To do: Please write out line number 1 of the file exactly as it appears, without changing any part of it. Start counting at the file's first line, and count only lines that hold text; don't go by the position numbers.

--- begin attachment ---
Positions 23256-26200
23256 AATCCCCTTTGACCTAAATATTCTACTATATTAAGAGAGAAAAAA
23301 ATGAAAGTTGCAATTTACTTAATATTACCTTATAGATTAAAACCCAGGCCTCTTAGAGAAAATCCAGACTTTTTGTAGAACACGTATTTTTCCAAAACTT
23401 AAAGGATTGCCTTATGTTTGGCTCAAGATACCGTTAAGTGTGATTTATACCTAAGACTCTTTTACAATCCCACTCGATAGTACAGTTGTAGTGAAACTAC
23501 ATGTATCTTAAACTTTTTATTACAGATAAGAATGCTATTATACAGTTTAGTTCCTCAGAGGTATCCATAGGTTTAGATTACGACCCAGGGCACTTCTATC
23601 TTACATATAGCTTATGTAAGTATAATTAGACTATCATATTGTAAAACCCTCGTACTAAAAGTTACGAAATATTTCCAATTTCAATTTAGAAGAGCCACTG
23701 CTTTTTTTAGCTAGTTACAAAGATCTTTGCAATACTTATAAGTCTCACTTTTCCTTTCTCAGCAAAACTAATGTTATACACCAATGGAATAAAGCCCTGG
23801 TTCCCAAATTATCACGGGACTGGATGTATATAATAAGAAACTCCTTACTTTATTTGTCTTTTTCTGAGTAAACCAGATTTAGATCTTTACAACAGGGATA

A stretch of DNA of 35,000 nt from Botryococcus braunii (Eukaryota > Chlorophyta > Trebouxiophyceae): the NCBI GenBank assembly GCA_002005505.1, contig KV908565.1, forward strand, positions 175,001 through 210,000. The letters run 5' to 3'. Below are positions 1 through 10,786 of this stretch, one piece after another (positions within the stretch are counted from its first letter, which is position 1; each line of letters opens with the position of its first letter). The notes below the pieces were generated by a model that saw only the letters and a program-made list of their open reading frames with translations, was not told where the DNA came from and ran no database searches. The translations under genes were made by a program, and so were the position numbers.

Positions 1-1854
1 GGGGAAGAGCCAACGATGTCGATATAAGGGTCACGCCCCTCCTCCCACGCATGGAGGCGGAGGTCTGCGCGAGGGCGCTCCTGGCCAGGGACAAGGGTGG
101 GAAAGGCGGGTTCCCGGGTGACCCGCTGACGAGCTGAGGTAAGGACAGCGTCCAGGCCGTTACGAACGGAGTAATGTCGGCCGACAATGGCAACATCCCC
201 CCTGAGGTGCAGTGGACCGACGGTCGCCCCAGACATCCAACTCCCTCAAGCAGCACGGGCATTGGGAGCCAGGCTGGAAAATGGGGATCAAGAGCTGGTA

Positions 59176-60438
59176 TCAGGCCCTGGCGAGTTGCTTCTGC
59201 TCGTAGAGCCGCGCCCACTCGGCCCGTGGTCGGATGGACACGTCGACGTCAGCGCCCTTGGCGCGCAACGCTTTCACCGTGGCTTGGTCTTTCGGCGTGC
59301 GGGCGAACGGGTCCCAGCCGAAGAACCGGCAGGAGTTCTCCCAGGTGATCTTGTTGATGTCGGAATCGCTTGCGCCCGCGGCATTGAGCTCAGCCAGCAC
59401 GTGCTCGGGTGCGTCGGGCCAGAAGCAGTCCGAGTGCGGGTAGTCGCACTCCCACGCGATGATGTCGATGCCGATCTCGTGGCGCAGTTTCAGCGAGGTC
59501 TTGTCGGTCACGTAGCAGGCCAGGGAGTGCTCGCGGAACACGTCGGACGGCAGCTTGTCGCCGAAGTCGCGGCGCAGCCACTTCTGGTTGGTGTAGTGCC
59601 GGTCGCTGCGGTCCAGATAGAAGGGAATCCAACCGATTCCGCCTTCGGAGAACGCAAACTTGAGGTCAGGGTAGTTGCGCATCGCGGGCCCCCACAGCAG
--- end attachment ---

Positions 23256-26200